I never thought a filmmaker would use the neighborhoods from The Wire to stage an inner city version of Ferris Bueller’s Day Off. There are the row houses, the corners, and the back lots that anyone familiar with the HBO series will recognize. Omar (Michael Kenneth Williams) even shows up as a cop this time. Throw in a dash of the ‘just out of prison and trying to make good’ plot device and then you have LUV.
Vincent (Common) is fresh out of prison only doing 8 years on what should have been 20. This makes people nervous, especially his old boss and crew, but the film skips over the hows and whys Vincent was let loose so early. LUV is not a legal or police procedural. Vincent is not innocent either. He most likely got off with a slap on the wrist if even a few of the crimes that are mentioned throughout the movie are true.
Vincent’s nephew, Woody (Michael Rainey Jr.), appears to be around 11 or 12 years old and lives with his grandma. Mom is absent and never calls; Woody usually hears she is ‘down south’ but she is always thinking about him. It looks like Vincent is the first man Woody spends any significant amount of time with and Vincent eagerly volunteers as role model.
Unfortunately, Vincent is the absolute last man who should raise his hand to teach Woody life lessons. Inexplicably driving a very nice Mercedes and sporting a nice suit, just out of prison and all, Vincent has Woody skip school to hang out with him today, not only to conduct business, but also to teach him about the ‘real’ world. Vincent’s real world includes firearms, narcotics, gangland trouble, and even murder.
Before Vincent came along, Woody looked like he was on the straight and narrow. He is shy around girls, likes to draw his own comic books, and dreams about his absent mother at night. Vincent can’t have his nephew being nervous around girls; he appears visibly upset when young Woody fails to “holla at them shortys over there.”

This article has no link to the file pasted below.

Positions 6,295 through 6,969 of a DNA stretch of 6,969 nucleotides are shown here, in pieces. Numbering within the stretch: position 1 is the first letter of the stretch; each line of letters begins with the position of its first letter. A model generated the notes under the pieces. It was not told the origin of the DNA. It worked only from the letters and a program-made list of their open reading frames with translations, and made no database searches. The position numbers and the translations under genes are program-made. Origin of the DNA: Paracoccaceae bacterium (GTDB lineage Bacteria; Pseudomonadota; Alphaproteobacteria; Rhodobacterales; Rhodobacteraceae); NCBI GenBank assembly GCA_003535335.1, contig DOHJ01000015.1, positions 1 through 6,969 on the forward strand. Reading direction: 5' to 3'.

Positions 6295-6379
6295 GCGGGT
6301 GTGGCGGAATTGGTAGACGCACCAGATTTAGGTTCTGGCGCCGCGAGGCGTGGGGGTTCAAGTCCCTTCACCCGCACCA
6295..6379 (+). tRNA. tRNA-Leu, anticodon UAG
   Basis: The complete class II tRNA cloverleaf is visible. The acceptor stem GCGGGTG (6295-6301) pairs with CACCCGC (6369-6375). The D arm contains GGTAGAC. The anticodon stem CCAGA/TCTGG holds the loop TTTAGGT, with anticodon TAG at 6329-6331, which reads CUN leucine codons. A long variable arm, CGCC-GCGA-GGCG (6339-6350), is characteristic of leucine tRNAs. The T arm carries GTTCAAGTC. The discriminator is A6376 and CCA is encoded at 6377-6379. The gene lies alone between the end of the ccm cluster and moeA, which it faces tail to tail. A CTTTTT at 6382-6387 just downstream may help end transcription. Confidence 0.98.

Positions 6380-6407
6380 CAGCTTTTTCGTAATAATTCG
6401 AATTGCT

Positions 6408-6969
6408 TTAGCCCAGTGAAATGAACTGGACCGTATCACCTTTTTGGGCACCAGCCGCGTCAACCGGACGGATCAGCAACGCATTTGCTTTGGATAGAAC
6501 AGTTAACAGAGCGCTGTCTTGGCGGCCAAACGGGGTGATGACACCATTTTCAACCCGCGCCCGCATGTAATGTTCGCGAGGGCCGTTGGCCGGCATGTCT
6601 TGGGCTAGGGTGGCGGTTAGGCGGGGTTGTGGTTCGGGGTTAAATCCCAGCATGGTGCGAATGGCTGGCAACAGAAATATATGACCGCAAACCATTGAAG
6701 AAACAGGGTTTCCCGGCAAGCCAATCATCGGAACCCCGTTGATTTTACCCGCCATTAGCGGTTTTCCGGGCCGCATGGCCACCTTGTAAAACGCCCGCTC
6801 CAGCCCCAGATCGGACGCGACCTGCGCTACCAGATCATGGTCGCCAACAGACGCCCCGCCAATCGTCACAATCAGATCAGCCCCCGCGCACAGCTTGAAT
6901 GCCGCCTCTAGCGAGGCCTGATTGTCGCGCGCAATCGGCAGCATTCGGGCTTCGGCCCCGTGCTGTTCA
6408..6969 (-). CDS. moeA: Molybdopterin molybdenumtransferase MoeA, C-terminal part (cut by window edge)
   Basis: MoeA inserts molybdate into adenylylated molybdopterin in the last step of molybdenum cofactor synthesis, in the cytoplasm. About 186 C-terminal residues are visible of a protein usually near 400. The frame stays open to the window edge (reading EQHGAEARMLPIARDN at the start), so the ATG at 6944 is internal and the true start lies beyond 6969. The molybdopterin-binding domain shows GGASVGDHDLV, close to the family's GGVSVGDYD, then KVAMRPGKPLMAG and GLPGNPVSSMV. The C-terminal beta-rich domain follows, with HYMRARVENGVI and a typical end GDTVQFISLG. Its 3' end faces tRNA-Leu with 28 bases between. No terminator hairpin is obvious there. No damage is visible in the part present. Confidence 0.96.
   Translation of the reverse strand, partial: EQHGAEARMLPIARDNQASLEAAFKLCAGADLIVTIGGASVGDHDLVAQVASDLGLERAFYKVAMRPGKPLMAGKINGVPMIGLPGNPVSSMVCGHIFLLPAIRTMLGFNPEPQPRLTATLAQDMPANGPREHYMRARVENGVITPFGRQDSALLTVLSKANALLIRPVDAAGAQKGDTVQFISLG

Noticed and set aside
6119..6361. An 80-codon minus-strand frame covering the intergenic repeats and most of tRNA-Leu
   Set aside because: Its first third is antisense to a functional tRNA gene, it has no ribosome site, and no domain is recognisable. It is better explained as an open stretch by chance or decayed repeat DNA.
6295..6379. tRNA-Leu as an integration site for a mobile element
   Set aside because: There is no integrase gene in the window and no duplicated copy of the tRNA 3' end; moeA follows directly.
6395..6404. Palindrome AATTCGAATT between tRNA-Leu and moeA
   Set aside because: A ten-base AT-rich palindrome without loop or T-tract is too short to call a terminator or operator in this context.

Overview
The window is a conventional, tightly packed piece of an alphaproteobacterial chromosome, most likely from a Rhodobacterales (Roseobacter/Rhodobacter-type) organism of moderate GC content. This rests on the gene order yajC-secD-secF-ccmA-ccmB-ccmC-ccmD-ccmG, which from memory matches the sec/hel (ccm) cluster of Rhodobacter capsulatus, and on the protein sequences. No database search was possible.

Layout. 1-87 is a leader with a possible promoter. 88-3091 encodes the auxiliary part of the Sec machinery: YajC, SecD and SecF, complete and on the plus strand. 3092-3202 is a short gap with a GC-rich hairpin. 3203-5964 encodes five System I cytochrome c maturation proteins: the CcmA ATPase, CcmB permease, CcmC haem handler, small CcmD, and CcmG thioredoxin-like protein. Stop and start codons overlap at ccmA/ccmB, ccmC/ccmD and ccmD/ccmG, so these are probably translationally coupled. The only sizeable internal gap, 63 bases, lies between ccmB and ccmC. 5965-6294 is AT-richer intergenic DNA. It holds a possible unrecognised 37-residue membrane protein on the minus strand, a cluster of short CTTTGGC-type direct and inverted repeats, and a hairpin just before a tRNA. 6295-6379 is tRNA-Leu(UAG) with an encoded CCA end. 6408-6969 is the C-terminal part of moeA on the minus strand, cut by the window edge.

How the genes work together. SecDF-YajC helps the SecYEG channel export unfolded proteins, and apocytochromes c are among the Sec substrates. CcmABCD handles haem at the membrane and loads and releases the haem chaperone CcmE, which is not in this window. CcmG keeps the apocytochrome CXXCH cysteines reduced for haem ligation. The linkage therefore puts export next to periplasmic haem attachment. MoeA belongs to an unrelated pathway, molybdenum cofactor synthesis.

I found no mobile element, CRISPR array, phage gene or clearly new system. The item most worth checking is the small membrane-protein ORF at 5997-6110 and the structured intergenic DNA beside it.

Throughout the day’s business, Vincent and Woody interact with multiple characters around town that are a “who’s-who” in famous African American actors. There are Dennis Haysbert and Danny Glover as Vincent’s old boss and his brother and Charles S. Dutton as an old reliable informant. Our man Vincent really is trying to stay on the good side of the law but he is no saint. There is a run-in with his old girlfriend and multiple shady situations where breaking some laws are just a means to get to his forthright end.
Common, rapper and sometimes actor, as Vincent is effective and believable and it’s good to see him break out of his usual sidekick roles (Date Night, Terminator Salvation, etc…). Michael Rainey Jr. is a breakout star though. This kid steals the whole show even when he is in the same room as Glover and Haysbert. I really hope we see more him in the future.
Woody knows the different between right and wrong; Vincent most likely knew the difference at one time but chose to take a more criminal path. Will Woody be smart enough to see through Vincent’s flashy exterior and platitudes about family bonds? A stronger screenplay would have set that choice up a bit stronger, but this independent film is strong enough to make the audience think about it.
Directed by: Sheldon Candis
Written by: Sheldon Candis, Justin Wilson
Starring: Common, Michael Rainey Jr., Dennis Haysbert, Danny Glover, Charles S. Dutton, Meagan Good, Lonette McKee, Michael Kenneth Williams, Russell Hornsby, Hayward Armstrong